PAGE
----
I know I claim to be a city girl, but there was one year in my life when I wasn’t.  My dad was a traveling missionary and when I was seven we lived for a year with the Indians near Calgary.  It was one of the most magical years of my life.  I was one of six children and our playground was the five acres surrounding the church and rectory.  We didn’t need the expensive toys kids seem to need now; we built our own raft and sailed it down Fish Creek; we played endless games in the abandoned school; our ‘baseballs’ were round balls of dried horse dung; we crawled under barbed-wire fences hunting for gophers, and tried to trap squirrels as they skittered along the fence poles.  The fresh, keen smells of pine and spruce and grass were perfume to my soul.  We played cowboys and Indians with real Indians, and rode real horses.  We discovered the dried-up skulls of cattle and buffalo as we roamed the pastures and forests, and we watched for bobcats in the trees.

It’s a mystery how sights and sounds and scents can transport us to another place and another time, but they do.

I spent only one year on the reservation, but I still remember the beaded necklaces, moccasins, and jackets the Indian women made for us.  I remember wonderful old surnames like Starlight, Heavenfire, Dodging Horse, One Spot, and Many Moons.  I remember my father preaching in the little clapboard church, Indian powwows and teepees and dances.  My mother had her hands full in the church and the rectory, cooking many meals at the woodstove and hanging countless laundries on the line.

Life as a child in the early 1960s was alive with adventure.

A car door slammed and I was suddenly back at the wharf with the waves slapping on the rocks and the boats silent on the beach and the men gathered around the truck in their green unemployment boots.  It struck me then.  Almost all the men were in their 50s or 60s; there were no young men and there were no children to carry on the customs and traditions of a bygone time.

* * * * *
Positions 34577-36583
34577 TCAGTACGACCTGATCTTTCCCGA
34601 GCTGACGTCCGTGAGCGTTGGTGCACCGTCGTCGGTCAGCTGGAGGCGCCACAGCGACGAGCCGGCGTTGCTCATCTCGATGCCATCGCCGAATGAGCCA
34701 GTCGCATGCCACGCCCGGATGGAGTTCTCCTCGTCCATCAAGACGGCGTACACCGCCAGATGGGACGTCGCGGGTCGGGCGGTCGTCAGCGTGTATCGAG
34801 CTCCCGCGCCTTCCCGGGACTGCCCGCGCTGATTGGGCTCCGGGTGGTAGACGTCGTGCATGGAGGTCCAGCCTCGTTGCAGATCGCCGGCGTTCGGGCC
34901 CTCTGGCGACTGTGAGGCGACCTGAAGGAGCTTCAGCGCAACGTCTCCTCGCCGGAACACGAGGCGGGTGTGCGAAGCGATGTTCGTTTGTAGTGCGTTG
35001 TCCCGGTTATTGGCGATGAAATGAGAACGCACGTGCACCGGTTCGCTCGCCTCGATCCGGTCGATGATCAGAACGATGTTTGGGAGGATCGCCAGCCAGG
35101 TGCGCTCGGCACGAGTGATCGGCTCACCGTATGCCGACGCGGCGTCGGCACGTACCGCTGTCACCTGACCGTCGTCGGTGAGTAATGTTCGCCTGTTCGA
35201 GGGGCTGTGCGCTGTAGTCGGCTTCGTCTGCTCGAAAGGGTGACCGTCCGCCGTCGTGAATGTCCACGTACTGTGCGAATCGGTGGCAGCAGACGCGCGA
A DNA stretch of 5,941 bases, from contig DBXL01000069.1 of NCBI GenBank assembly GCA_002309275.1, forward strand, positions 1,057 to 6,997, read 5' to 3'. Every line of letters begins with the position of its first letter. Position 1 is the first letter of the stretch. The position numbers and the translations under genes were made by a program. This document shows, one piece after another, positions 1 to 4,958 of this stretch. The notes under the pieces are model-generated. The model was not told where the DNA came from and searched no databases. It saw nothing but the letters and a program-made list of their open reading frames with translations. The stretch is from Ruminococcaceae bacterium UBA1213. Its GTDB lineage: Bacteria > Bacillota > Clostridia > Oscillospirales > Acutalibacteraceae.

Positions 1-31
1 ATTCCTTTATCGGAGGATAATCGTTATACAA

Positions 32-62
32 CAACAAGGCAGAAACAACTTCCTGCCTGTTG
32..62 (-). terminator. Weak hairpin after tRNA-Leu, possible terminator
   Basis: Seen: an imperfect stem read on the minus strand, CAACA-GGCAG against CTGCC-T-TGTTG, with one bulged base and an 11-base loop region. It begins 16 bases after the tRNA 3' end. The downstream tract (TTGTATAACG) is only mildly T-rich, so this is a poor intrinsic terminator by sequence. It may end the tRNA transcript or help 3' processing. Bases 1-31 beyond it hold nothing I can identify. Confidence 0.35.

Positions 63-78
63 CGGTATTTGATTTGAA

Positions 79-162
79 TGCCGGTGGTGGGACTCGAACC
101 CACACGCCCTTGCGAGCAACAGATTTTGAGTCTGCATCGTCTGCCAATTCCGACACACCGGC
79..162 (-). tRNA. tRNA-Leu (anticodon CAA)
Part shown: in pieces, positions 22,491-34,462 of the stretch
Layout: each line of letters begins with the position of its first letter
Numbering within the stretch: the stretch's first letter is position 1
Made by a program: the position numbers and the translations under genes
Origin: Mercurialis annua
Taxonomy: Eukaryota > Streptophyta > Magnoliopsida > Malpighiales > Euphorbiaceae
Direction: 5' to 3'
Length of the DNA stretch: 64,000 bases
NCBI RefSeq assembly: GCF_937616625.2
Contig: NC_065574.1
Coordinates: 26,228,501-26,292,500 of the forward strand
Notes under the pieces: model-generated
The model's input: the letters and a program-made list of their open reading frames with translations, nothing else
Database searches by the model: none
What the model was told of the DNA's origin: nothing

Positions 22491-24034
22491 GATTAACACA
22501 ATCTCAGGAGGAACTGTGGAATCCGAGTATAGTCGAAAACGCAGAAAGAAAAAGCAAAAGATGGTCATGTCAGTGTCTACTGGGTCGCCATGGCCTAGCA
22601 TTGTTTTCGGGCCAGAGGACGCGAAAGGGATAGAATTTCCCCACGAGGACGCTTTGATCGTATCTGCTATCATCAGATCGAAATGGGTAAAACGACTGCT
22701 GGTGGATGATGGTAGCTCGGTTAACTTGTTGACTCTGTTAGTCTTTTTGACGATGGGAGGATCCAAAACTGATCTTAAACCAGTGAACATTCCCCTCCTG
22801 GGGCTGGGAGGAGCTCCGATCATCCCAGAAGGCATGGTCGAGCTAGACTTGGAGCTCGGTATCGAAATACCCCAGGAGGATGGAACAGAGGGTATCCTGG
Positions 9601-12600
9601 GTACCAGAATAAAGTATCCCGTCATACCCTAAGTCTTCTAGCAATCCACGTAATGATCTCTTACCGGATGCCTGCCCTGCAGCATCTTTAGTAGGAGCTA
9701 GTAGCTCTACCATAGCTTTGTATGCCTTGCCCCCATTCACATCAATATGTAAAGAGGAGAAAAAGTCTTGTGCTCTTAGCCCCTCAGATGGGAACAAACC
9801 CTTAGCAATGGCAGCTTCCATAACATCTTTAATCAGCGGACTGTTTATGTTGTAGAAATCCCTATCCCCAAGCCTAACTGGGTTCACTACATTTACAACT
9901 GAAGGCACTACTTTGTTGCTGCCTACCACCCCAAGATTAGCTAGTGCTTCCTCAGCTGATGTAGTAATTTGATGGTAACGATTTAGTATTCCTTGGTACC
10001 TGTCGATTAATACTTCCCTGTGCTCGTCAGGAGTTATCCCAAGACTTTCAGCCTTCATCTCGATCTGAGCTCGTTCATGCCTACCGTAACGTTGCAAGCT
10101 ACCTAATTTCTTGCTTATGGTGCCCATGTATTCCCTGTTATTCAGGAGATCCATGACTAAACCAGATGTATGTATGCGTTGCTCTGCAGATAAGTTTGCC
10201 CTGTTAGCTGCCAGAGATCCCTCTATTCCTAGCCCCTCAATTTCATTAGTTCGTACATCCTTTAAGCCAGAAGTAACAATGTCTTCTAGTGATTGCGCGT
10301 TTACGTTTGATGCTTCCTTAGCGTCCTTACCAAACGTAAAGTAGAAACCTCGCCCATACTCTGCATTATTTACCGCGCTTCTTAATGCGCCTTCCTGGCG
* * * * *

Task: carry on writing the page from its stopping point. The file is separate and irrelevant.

It leaves me wishing I had lived in this fishing village in its heyday, even for one brief year.  I can imagine the bay full of ships, the men and women working at the fishery, the laughter and tears of children, laundries whipping on clotheslines.

The past is a kaleidoscope of memories that creates a variety of patterns to help us shape the future.  Families are the glue that holds it all together.

You can take the girl out of the city, but you can’t take the city out of the girl.  But memories of a simpler time are like jewels on the necklace of time. 

Recollections of loading wood and a high speed chase

I’m a city girl.  The day I left home in Vancouver, my mother said, “Don’t marry an easterner.”  I’m sure my mother didn’t have any real prejudice against easterners; she just wanted me to live a little closer to home, but I disobeyed her; I married a boy from Ship Cove.

If you consult a map of Canada you can see that the community of Ship Cove, on Cape Onion, is as far removed from Vancouver as possible, and outport life is as far removed from city life as you can get.  That’s where the culture shock comes in; I just haven’t managed, yet, to cross the cultural bridge from city to rural life.

A view from the front yard at Ship Cove
A view from the front yard at Ship Cove